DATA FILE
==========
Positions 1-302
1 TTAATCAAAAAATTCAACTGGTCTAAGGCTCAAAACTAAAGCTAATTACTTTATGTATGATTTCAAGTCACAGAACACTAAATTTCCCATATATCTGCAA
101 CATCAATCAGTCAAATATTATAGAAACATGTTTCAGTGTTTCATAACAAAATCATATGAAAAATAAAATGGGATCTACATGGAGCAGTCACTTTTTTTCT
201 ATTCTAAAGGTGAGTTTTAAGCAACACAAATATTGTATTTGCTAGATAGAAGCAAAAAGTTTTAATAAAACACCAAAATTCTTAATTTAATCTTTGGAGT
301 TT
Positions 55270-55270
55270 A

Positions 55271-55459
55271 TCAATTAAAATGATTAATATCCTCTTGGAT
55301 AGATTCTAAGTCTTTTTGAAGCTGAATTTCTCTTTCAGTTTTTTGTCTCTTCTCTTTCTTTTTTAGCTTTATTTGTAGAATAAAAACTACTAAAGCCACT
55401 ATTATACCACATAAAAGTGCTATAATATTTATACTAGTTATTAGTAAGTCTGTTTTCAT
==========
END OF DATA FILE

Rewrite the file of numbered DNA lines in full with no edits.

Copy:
Positions 1-302
1 TTAATCAAAAAATTCAACTGGTCTAAGGCTCAAAACTAAAGCTAATTACTTTATGTATGATTTCAAGTCACAGAACACTAAATTTCCCATATATCTGCAA
101 CATCAATCAGTCAAATATTATAGAAACATGTTTCAGTGTTTCATAACAAAATCATATGAAAAATAAAATGGGATCTACATGGAGCAGTCACTTTTTTTCT
201 ATTCTAAAGGTGAGTTTTAAGCAACACAAATATTGTATTTGCTAGATAGAAGCAAAAAGTTTTAATAAAACACCAAAATTCTTAATTTAATCTTTGGAGT
301 TT
Positions 55270-55270
55270 A

Positions 55271-55459
55271 TCAATTAAAATGATTAATATCCTCTTGGAT
55301 AGATTCTAAGTCTTTTTGAAGCTGAATTTCTCTTTCAGTTTTTTGTCTCTTCTCTTTCTTTTTTAGCTTTATTTGTAGAATAAAAACTACTAAAGCCACT
55401 ATTATACCACATAAAAGTGCTATAATATTTATACTAGTTATTAGTAAGTCTGTTTTCAT